Auto industry frets about more fuel mileage fiascos like Hyundai's
By Bernie Woodall
LOS ANGELES (Reuters) - Hyundai Motor Co's 005380.KS admission that it overstated fuel economy claims on several of its top-selling cars has the industry worried, with speculation rife among executives and analysts at the Los Angeles auto show that more automakers may have to do the same.
Four weeks ago, Hyundai and its affiliate Kia Motors Corp 000270.KS conceded that they overstated the fuel economy by at least a mile per gallon on more than 1 million recently sold vehicles.
"I think we might see more of this," said Jake Fisher, the head of automotive testing at Consumer Reports. "There are other vehicles that don't really stack up to the EPA estimates."
Hyundai, which had centered marketing campaigns on superior fuel economy, says that so far its U.S. sales have not been affected by the admission. But it has had to implement a compensation campaign that Moody's Investors Service estimates could cost them $100 million a year until the cars are scrapped. It also faces lawsuits over the matter.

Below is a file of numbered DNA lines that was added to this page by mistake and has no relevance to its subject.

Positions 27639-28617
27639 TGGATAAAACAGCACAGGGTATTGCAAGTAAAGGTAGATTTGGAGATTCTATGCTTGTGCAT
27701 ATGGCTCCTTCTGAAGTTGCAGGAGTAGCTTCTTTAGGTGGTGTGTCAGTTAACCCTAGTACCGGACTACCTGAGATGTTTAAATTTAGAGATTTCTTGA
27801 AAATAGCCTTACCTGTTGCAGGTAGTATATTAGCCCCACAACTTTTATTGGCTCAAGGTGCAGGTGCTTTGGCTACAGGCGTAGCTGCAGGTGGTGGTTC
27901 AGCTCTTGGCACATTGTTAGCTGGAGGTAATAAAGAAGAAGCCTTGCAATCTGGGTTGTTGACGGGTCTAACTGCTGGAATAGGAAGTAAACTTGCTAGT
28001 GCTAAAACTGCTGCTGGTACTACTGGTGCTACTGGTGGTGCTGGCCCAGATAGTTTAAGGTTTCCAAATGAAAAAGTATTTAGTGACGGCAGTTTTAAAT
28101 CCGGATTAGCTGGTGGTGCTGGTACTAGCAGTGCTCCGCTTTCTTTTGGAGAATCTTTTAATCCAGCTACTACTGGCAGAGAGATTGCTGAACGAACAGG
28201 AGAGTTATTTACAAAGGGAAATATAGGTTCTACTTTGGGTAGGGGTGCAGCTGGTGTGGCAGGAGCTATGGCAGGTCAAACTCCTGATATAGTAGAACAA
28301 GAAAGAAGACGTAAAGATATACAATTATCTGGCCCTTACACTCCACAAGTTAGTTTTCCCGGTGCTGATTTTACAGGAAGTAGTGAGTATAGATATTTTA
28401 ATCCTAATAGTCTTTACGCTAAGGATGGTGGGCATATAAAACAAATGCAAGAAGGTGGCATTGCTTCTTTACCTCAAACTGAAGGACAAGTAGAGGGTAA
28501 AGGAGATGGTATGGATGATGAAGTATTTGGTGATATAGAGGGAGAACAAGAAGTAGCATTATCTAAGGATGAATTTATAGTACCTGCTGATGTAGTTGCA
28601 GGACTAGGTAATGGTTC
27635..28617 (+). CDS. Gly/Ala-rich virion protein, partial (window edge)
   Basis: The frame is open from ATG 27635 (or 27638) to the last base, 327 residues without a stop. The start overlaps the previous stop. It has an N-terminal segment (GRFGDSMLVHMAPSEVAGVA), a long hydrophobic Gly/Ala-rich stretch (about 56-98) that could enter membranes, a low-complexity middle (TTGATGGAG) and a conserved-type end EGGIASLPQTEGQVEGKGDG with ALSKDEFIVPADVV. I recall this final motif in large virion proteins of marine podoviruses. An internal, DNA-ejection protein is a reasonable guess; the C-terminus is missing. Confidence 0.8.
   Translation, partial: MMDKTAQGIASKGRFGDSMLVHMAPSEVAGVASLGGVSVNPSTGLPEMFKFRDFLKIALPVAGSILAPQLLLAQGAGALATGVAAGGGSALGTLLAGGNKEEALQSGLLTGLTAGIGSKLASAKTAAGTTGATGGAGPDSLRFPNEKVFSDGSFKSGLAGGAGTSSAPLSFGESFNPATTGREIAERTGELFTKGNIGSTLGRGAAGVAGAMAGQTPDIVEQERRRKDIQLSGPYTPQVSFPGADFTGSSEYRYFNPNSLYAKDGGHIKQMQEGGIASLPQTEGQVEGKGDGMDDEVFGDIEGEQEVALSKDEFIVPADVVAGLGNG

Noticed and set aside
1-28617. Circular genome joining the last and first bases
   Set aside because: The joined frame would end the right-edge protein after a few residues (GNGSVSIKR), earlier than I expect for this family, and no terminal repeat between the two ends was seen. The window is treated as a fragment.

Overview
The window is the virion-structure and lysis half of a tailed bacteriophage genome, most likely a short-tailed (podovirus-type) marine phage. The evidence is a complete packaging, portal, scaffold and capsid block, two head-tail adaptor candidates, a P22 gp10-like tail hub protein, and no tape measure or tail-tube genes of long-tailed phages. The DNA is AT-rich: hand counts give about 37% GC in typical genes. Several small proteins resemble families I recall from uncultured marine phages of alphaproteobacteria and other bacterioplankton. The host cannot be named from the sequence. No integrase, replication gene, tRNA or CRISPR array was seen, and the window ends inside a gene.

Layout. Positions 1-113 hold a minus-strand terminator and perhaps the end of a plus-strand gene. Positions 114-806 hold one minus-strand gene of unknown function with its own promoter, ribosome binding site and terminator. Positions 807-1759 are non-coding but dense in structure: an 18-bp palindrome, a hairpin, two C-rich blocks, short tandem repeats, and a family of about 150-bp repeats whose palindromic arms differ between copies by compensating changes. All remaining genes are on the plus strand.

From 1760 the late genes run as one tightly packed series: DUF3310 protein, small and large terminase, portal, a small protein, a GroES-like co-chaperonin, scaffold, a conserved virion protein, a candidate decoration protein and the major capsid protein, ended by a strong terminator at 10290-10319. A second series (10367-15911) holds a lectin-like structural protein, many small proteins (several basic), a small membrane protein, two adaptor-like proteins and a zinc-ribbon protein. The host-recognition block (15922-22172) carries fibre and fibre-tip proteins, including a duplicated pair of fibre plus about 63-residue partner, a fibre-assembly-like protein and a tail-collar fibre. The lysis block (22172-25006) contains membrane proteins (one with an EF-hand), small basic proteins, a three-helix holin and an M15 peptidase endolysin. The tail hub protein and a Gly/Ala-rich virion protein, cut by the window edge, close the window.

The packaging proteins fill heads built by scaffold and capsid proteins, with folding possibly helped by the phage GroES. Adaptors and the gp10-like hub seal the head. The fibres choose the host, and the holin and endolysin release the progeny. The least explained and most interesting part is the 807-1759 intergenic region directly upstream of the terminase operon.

It only makes sense for the industry to come under scrutiny, said Gary Silberg, KPMG national auto industry leader.
"We're from an auditing firm. What you learn in auditing is that if you find one outlier you have to test some more," said Silberg. "It would be my guess that there are others."
Automakers too noted the pressure.
"I think every manufacturer did what we did and went back and said: 'Are these real numbers?'" said Al Castignetti, vice president of Nissan Motor Co's 7201.T namesake brand in the United States. Continued...